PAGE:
6. The categories: Wanted, Unwanted, Necessary. They mean exactly what they imply. But what message is McMann sending to children who are artistically inclined as opposed to the ones who are scientifically, mathematically, or otherwise inclined? How about those who don't fit either categories? Think about it.
1. This is a fun, light read. Something that should just be taken for what it is, despite its flaws.
2. Seeing what the kids can do with magic and how the world emphasizes the use of artistic skill as a form of power.
3. The writing, though flawed in character development and in other forms, was fluid, which made the reading quite fast. 4. If McMann intended for me to feel disgust towards Aaron, she succeeded.
Despite everything, McMann wrote a story that can be enjoyable if it isn't taken too seriously. Will I read the sequel? Most likely, just for kicks. If you want to read this one, then I suggest you go in just for the sake of enjoying a book that regurgitates what you loved about The Hunger Games, Harry Potter, and many other series. The Unwanteds is a fun read, but it shouldn't be thought of as the next innovative novel.
I've Got Your Number is the second Sophie Kinsella novel I've read this year and the hopeless r...moreThis review first appeared on my blog: Book Addict 24-7
I've Got Your Number is the second Sophie Kinsella novel I've read this year and the hopeless romantic in me is ridiculously happy about this fact. Kinsella's standalone novel showcases the author's talent in creating a Chick Literature novel that will not disappoint her fans. With quickly paced writing, wit, and the occasional moment where your heart stops, Kinsella manages to write yet another successful novel to add to her career. Of course, with all of this being said, I suggest you read my review of The Undomestic Goddess, also by Kinsella, to see my already mentioned complaints about her writing since I will not be rewriting it on this review.
Poppy Wyatt is getting married to the man of her dreams. It doesn't matter that his parents don't really think she's good enough for their son, or that she feels inadequate beside his intellectually inclined family. At least, it didn't matter. But something bad has happened. Poppy has lost her engagement ring and to add insult to injury, someone has just stolen, STOLEN, her cellphone, so can you blame her for thinking that she is royally screwed? But then, when she thinks all is lost, she finds a cellphone in the trash and immediately makes it her own... until a stranger begins messaging her claiming that the phone belongs to his company. Will Poppy ever find her ring? Will she ever be able to please her future-in-laws? Is her husband-to-be really who she thinks he is? And more importantly, who is this stranger messaging her?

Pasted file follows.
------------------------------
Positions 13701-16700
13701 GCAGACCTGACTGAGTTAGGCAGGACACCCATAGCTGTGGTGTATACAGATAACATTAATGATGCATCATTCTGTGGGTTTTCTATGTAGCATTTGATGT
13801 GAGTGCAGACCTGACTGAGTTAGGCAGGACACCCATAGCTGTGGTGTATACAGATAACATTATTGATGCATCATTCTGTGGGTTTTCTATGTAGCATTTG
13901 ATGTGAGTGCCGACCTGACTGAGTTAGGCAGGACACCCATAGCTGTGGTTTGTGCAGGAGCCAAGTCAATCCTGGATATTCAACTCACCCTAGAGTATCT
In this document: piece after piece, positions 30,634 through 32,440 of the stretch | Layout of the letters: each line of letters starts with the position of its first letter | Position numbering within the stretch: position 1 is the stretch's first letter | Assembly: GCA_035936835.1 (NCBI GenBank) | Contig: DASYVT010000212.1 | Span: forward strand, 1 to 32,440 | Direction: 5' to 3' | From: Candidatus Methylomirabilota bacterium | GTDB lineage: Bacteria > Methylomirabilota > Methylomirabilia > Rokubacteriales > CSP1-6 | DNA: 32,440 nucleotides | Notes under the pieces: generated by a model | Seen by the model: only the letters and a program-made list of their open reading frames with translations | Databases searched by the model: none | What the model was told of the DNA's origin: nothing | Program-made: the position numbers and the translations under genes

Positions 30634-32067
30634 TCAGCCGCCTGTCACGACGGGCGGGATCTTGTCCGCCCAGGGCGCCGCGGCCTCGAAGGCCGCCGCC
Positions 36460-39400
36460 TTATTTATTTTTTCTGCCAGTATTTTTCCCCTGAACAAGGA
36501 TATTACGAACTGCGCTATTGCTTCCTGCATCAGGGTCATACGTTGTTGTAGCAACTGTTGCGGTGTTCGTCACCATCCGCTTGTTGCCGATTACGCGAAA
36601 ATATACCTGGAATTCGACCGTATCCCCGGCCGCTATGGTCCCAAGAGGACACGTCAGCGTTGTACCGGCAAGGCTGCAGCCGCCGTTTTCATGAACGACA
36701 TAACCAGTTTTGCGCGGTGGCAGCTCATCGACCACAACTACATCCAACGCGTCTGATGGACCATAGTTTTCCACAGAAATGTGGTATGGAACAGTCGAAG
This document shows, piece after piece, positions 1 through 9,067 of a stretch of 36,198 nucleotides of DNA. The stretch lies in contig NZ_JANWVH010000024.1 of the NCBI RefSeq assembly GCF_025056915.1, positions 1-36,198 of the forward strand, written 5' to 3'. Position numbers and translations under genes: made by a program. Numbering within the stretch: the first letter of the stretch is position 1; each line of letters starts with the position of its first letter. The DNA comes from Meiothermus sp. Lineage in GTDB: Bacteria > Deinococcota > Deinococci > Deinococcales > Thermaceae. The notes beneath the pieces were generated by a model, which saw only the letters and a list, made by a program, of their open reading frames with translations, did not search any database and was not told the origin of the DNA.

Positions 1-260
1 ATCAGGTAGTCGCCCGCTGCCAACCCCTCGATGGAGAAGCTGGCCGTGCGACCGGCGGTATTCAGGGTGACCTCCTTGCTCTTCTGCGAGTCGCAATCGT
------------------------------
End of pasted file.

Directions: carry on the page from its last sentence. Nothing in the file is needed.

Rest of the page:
1. Poppy's character is trying to make herself appear more professional and intelligent, so she adopts the use of footnotes from her future-in-laws. Throughout the whole novel. I know that Kinsella was just trying to keep a sense of consistency, I've seen this before in other novels that employ a similar tactic. For example, Meg Cabot's Queen of Babble series has designs of wedding dresses at the beginning of each chapter. Cabot's use of the drawings visually display her character's love of design and her knowledge of wedding dresses, and are very entertaining. Kinsella's use of footnotes did not entertain me, they were annoying. I know it offered an "insight" into Poppy's thoughts, but Kinsella could have simply added these thoughts directly into the narrative of the novel. Okay, I am a bit biased. I extremely dislike footnotes and I find them very distracting and disorienting. Since I had to keep looking at the footnote to see what Poppy thought, I kept getting more and more irritated since I just wanted to read the story.
2. The binding. I know this probably only happened to me, but as I read, the binding snapped! And I don't mean in a joyful "yay, she's reading me!" way. Even now as I skimmed the pages, the front cover hung lazily, unhinged from the book. Fun times.
3. Of course, the characters. Why must Kinsella's characters be so aloof? Why must they be so naive? Clearly, I am just talking about Poppy. Poppy's decisions lead to an ending that was not only anticipated, but was not as strong as I thought it could have been.
1. The concept of texting is used wonderfully throughout the novel. Kinsella manages to write a story that mimics how most of us communicate with friends and loved ones nowadays. I know a similar technique has been used before, but in Young Adult novels. Kinsella successfully opens up this style of writing for adults in a fun and sexy way.